I enjoyed reading your editorial on the online-subscription attempts by the Gazette [Outpost, July 10]. Your take on it was both informative and well stated. Online income certainly exists. But whether that income is small as a butterfly or big as a Boeing, it must continually be chased. It’s always instant in both its growth and in its vanishing. So-called giants of online industries know this and spend a lot of their would-be profits on technological running shoes, trying to stay fast enough on their feet to survive.
Most people are willing to pay for what they think they need and want. They’re reluctant to pay for what they can get free by clicking somewhere else. So long as news and whatever passes for news is offered without cost on the Internet, few newspaper readers will be want to pay for it. Regional news may not be easy to find online, but it can be found, because people on social networks love to inform the world of everything they think they know.
Local news publications in print accomplish what the Internet doesn’t. They more effectively package local information and get it back into the community and even into the home. There it remains in a passive state until someone reaches out for it. But it’s there, waiting. The Internet, that world-wide wonder, fails to do this. On the Internet people tend to search for and “consume” only what interests them. Internet users end up viewing, hearing and reading a lot about whatever they’re looking for at the time, and very little about what’s going on in the local neighborhood.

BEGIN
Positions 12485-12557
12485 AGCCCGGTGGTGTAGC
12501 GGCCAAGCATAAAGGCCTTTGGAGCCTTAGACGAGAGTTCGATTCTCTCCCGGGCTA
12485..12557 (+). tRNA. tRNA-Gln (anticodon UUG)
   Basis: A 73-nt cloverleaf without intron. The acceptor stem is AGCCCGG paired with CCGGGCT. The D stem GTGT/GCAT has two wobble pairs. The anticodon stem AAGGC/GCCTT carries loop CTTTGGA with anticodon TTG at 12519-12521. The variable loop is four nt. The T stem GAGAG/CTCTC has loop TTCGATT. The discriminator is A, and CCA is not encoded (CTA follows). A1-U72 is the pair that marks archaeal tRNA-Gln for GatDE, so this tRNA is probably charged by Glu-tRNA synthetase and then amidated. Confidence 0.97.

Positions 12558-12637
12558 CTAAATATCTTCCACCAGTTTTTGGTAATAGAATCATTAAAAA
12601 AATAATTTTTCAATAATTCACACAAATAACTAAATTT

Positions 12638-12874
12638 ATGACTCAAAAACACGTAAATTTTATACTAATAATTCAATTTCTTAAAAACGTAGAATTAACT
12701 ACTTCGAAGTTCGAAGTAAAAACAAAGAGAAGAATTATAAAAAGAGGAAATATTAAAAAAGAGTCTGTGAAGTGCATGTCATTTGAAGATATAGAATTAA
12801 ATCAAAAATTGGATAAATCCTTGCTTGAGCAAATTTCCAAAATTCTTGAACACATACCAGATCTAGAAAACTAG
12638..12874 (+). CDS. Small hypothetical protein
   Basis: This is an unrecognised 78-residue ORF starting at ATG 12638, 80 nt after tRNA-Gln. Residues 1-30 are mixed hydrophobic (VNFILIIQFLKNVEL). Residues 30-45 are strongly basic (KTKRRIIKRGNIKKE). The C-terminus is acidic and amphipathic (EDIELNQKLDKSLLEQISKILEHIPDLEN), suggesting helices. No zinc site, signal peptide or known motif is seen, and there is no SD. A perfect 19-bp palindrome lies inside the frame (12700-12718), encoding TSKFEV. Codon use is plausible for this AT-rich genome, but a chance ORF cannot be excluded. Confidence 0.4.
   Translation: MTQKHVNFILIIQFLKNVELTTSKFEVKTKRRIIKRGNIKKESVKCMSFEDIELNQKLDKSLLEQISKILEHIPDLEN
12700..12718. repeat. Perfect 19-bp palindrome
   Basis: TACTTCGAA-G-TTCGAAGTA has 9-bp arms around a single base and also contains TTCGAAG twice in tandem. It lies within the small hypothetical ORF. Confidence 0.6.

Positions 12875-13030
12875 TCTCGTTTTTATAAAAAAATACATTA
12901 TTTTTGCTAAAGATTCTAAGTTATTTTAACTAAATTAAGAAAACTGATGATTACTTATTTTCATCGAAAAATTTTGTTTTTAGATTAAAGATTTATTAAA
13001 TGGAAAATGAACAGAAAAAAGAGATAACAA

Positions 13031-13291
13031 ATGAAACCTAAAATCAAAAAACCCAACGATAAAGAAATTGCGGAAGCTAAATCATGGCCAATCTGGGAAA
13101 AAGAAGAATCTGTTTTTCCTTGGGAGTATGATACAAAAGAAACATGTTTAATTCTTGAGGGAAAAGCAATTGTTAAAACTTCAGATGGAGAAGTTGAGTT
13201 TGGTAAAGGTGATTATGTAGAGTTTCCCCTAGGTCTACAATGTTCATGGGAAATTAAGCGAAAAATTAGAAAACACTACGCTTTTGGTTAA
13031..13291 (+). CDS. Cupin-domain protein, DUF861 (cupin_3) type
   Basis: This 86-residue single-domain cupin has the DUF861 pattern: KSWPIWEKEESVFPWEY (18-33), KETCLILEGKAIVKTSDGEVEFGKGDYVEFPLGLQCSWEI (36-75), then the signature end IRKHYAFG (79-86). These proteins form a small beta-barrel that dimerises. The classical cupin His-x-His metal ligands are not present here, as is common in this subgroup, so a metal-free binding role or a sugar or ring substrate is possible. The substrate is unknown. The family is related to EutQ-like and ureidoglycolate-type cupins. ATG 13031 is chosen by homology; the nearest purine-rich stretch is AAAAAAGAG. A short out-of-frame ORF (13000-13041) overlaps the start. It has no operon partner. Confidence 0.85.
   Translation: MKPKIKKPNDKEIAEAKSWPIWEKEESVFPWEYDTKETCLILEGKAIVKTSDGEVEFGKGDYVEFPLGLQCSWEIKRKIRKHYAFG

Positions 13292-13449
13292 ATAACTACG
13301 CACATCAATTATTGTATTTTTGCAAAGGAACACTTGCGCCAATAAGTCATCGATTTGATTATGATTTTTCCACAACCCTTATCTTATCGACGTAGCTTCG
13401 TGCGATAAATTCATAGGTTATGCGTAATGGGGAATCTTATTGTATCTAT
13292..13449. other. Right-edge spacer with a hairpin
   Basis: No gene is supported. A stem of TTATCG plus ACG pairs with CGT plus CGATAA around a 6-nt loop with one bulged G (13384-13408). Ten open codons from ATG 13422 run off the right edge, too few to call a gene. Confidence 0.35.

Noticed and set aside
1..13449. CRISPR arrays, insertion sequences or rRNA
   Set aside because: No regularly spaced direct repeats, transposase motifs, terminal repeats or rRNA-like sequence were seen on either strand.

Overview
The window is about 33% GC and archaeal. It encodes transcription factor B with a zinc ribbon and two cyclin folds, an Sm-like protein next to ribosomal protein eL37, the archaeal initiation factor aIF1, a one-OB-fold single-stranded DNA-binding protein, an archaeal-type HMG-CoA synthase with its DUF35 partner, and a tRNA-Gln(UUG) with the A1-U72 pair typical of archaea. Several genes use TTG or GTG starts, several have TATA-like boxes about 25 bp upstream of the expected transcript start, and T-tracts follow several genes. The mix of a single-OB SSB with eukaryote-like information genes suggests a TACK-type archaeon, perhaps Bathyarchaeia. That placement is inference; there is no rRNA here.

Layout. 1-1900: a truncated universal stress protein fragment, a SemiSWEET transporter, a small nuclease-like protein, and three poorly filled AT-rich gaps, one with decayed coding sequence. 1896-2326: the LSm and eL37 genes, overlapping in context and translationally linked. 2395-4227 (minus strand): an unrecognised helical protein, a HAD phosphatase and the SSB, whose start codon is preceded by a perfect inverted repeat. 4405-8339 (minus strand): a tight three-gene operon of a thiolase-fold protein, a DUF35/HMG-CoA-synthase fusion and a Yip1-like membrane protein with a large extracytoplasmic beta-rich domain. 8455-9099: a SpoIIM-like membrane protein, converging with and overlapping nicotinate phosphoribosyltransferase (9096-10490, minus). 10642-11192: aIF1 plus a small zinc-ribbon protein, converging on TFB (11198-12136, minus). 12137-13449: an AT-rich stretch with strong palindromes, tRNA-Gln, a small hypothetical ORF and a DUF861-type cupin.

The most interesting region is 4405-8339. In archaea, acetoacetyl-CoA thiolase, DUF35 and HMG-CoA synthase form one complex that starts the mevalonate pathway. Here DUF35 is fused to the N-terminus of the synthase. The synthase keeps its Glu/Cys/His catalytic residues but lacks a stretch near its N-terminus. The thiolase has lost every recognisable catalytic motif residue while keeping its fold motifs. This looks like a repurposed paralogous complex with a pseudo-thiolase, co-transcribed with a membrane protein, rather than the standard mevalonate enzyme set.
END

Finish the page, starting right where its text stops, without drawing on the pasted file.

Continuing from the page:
Social media giants know this already, and some are trying to act on it. So far, though, local newspapers still have the edge. Skilled reporting on real events, and developments meaningful to the local community makes the newspaper much more effective as a local information source. Many newspapers need to communicate this fact more effectively.
When a newspaper’s ink-on-paper edition is combined with a free online edition, then both the readers and advertisers benefit. Readers have more options for access to reliable local information, and advertisers gain a wider exposure to their own message. By restricting online access in any way, a newspaper chokes its own potential for continued growth by removing a potentially unlimited reach for advertisers. For an advertiser, a smaller reach means fewer results, which creates a greater reluctance to continue paying for the same advertising source.
The wonder of the Internet for any enterprise is opportunity. Used effectively, it becomes a fine tool for communication, an added arm for any local newspaper, a vast archival library for past articles, while offering unlimited potential for expanding the range and content of every new edition. It offers every newspaper the opportunity to become as great as its contributors choose to make it.